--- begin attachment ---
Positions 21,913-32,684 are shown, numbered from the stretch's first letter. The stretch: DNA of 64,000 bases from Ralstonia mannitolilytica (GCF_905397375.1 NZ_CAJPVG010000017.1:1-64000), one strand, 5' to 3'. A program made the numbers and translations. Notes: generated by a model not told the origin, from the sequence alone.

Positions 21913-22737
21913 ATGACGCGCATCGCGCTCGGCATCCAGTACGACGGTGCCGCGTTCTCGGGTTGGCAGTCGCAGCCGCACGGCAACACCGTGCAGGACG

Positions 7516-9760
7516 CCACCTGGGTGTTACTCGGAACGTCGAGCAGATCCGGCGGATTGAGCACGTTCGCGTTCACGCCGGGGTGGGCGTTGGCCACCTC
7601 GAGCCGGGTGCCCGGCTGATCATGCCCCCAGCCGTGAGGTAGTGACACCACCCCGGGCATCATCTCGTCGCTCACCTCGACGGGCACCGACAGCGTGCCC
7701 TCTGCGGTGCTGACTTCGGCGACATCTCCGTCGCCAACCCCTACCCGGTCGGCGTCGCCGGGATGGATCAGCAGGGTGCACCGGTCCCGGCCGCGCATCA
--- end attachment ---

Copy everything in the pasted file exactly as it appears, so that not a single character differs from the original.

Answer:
Positions 21,913-32,684 are shown, numbered from the stretch's first letter. The stretch: DNA of 64,000 bases from Ralstonia mannitolilytica (GCF_905397375.1 NZ_CAJPVG010000017.1:1-64000), one strand, 5' to 3'. A program made the numbers and translations. Notes: generated by a model not told the origin, from the sequence alone.

Positions 21913-22737
21913 ATGACGCGCATCGCGCTCGGCATCCAGTACGACGGTGCCGCGTTCTCGGGTTGGCAGTCGCAGCCGCACGGCAACACCGTGCAGGACG

Positions 7516-9760
7516 CCACCTGGGTGTTACTCGGAACGTCGAGCAGATCCGGCGGATTGAGCACGTTCGCGTTCACGCCGGGGTGGGCGTTGGCCACCTC
7601 GAGCCGGGTGCCCGGCTGATCATGCCCCCAGCCGTGAGGTAGTGACACCACCCCGGGCATCATCTCGTCGCTCACCTCGACGGGCACCGACAGCGTGCCC
7701 TCTGCGGTGCTGACTTCGGCGACATCTCCGTCGCCAACCCCTACCCGGTCGGCGTCGCCGGGATGGATCAGCAGGGTGCACCGGTCCCGGCCGCGCATCA